Among the many surprises for Alabama at the dawn of 2016, there is no bigger one than this:

Apparently Lane Kiffin is staying another season.

To be perfectly honest, when he arrived in Tuscaloosa two years ago to be Nick Saban’s offensive coordinator, many wondered how this was going to work. The pairing of the stern taskmaster and a wild free-spirit with the damaged reputation seems odd at best. Kiffin, without a doubt, traveled to Alabama with plenty of baggage.

His travails have been well documented. He’s been chased out of Oakland by the completely insane Al Davis, behaved like a spoiled brat at Tennessee before fleeing in the middle of the night, coached the 2012 Sun Bowl with a suspiciously large pair of sunglasses for no real reason – other than a possible severe hangover – and got fired as USC’s coach at Los Angeles International Airport after an embarrassing loss to Arizona State in 2013.

The clamor for Kiffin at any level of football simply didn’t exist when Saban decided to take a chance on the boy wonder.

Two seasons under Saban’s employ have flipped the script.

Not only is Alabama’s offense producing at heretofore unseen levels — with quarterbacks that are hardly first-rounders — but working under Saban has freed Kiffin from the weekly scrutiny of the media, since Saban assistants are allowed to talk to the media.

Even so, the marriage between Kiffin and Saban never seemed like a long-term commitment. Aside from their bizarre sideline interaction, Kiffin isn’t an original Saban dude like Kirby Smart, and seemed to only be staying in Tuscaloosa for as long as it took to rehabilitate himself to get himself another head coaching job somewhere.

So it is strange to think the man remains at The Capstone for the foreseeable future, particularly after an offseason that saw a number of high-profile jobs come open that seemed perfect for a guy like him.

For his part, Kiffin has demurred on the notion of becoming a head coach again in the near future.

“All I can control is improving as a coach, getting our players ready for games, continuing to learn from Coach Saban and whatever happens happens,” Kiffin said a few weeks ago in the buildup to the playoff semifinal game vs. Michigan State. “I have a great job, and any time there’s any thinking any different, I just remind myself how many people would want to be the offensive coordinator for Nick Saban. Take out the head coaching experience (I had) … If you’d have said you were going to work for Pete Carroll and Nick Saban before you’re 40 years old as their coordinators on very successful teams, you take that in a second.”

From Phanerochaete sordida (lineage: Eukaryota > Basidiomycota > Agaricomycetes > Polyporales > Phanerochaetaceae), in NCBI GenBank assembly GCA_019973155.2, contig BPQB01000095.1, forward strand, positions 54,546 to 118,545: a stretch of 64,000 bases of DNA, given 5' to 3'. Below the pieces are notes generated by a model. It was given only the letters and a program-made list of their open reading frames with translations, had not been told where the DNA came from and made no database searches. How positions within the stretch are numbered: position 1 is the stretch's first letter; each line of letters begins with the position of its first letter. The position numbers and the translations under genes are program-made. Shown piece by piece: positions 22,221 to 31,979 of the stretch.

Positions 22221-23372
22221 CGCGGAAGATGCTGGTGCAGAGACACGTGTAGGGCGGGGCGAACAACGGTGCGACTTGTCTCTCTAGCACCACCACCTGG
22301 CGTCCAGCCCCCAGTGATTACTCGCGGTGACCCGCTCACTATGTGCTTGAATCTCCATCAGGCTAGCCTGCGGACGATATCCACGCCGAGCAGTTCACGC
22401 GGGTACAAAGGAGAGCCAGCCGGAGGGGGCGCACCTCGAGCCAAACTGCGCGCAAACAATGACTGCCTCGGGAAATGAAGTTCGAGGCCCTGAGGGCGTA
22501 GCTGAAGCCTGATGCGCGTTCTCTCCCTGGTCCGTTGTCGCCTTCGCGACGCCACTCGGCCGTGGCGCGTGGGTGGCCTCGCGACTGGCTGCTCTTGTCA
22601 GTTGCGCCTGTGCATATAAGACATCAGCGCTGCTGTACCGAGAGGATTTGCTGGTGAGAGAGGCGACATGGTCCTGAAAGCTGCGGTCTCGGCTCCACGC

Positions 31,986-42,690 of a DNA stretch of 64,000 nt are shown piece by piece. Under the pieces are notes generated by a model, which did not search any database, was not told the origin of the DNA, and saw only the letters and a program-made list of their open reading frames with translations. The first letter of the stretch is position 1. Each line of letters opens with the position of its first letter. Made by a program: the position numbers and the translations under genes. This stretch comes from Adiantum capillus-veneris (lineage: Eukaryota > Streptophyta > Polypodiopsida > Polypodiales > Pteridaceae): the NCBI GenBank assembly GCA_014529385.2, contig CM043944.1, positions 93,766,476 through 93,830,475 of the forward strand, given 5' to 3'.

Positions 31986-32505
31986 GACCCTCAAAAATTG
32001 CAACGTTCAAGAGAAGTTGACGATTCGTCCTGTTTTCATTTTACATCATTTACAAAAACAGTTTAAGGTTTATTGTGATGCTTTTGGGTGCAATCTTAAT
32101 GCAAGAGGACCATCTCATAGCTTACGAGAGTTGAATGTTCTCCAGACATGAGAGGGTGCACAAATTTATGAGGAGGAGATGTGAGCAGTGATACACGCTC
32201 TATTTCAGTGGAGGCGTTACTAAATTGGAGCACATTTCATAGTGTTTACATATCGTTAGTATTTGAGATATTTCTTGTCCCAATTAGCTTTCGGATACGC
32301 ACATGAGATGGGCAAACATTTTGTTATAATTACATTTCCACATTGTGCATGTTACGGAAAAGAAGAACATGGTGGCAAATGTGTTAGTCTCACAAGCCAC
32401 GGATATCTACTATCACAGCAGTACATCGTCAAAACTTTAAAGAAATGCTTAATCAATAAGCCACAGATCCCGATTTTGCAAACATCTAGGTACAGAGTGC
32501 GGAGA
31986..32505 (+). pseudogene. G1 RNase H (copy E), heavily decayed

As for Kiffin’s future, much depends on which level of football he prefers to coach.

If he wants to stay in college football, he should make himself comfortable at Alabama. The relative lack of scrutiny is a good thing for him, because it severely limits the chance for him to put his foot in his mouth. He also can become a fairly wealthy man at Alabama — wealthier than he is already, anyway — because he’s getting paid well as an SEC coordinator. His stock should only continue to increase, given the toys that are continually at his disposal in Tuscaloosa.

There’s more, of course. If Kiffin has any inkling that his boss might retire or flee the premises any time in the near future, he should absolutely stay put. Given the success of his offenses over the past two seasons, he would certainly be a candidate to take the big job, if it became available.

But there is always the chance that Kiffin might want to go back to pro football, probably in the same role he now fills at Alabama. With his age and disposition, Kiffin may find that professional football is a better environment for him, and a place where he would have an easier time implementing his schemes.

If that is in play right now, the rumor mill has thus far been pretty quiet about it. Should it happen, Alabama fans could hardly begrudge Kiffin for taking the step.

Nobody really expected what’s happened the past two years here, anyway.